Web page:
At HECHO, we support making public lands management more responsive to local communities and diverse stakeholders. However, this bill would not only give states ‘exclusive jurisdiction’ over oil and gas development on our public lands, but it would also exempt states from following our laws requiring public involvement and reviews.

There’s no guarantee that states would provide the same opportunities for public comment or conduct the kind of environmental analysis that the Bureau of Land Management and Forest Service do. This bill amounts to a de facto transfer of national public lands to the states, and we are very much opposed to it.

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Statement: Congress Must Reject Shortsighted Public Land Bills

Statement: Congress Must Reject Shortsighted Public Land Bills

“We’ve been asking for commonsense updates to oil and gas leasing policies established in the 1920s for years, but this proposal is a loser. The fees we should be raising are oil and gas royalty rates, which currently offer up our public lands at rock bottom rates.

We at HECHO value both our public lands and our voices. This policy of ‘pay to say’ would not only charge $150 or more just to object to an oil and gas lease on public lands, but it would also have a chilling effect on our constitutional right to petition our government. Our deep ties to the land and generations-old traditions on the land compel us, as stewards, to reject any attempt to drown out our voices, especially when it comes to decisions being made about our public lands.

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Why We Need a Sense of Place

Why We Need a Sense of Place

There’s a lot less environmental education now because of the modernization and the comforts we bring into our cities. Historically Northern New Mexico and Southern Colorado have been land-based cultures. We lived more sustainably and had more appreciation for what the land had to offer. Now we don’t need to worry about how much water is in the mountains because we buy our vegetables from the store.  Read more about what Dr. Eric Romero is doing to help educate young people about the importance of having a sense of place.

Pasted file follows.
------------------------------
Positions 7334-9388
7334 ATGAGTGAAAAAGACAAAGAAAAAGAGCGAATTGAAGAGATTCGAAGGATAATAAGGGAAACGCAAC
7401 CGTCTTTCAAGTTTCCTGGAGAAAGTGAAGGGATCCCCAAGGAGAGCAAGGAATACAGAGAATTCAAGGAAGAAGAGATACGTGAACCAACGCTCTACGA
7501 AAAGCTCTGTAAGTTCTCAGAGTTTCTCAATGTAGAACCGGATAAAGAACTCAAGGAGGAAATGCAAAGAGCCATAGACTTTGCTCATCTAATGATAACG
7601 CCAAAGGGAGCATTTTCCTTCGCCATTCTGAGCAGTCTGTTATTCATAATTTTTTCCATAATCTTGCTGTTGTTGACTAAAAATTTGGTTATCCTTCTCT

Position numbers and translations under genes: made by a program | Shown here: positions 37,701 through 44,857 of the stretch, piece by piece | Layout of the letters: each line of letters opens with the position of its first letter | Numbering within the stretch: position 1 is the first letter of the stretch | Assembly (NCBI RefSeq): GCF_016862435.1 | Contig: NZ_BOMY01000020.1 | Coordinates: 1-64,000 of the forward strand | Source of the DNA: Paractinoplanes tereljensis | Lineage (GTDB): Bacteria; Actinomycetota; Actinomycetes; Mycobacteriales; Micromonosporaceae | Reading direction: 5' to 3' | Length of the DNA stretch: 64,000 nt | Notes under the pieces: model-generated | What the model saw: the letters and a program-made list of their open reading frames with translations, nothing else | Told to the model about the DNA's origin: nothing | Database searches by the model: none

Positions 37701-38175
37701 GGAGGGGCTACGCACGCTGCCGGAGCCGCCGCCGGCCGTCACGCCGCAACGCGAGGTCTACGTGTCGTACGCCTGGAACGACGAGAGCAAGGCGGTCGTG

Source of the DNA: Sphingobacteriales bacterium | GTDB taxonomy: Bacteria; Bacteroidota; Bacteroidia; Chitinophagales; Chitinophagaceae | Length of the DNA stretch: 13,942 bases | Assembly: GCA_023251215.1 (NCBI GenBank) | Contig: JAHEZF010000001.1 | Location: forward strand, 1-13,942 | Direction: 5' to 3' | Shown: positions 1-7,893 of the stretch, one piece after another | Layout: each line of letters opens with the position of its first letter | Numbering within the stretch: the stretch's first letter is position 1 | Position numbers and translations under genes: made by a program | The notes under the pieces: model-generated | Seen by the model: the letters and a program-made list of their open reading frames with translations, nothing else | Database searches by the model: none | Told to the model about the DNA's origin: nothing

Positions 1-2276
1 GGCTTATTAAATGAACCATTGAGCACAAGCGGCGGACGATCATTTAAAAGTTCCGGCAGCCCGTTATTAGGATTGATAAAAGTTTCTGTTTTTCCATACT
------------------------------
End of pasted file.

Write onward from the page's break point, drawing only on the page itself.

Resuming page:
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Want to Have a Voice in Public Lands Policy? Now is the Time to Apply!

Want to Have a Voice in Public Lands Policy? Now is the Time to Apply!

Believe it or not, some good news has come out of Washington recently related to public lands. On March 23, President Trump signed the omnibus spending bill, which included a two-year reauthorization of the Secure Rural Schools and Community Self Determination Act (SRS Act). This is hugely important for supporting schools in rural areas, as well as road maintenance and Forest Service Resource Advisory Committees (RACs), which are solely funded by this bill. Want to get involved? Find out how.

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Local Elected Officials Urge Administration not to Repeal Methane Waste Rule

Local Elected Officials Urge Administration not to Repeal Methane Waste Rule

On April 10 the San Miguel County Board in Northern New Mexico unanimously passed a resolution opposing the BLM’s proposed repeal of the Methane Waste Rule, intended to reduce methane leaking, venting and flaring from oil and gas operations.  Introduced by HECHO Board Chair and County Commissioner Rock Ulibarri, the resolution was prompted by Interior Secretary Ryan Zinke’s refusal to hold hearings on the repeal of this important Rule, which would save New Mexico approximately $10 million per year in revenue that could be used for education and other infrastructure.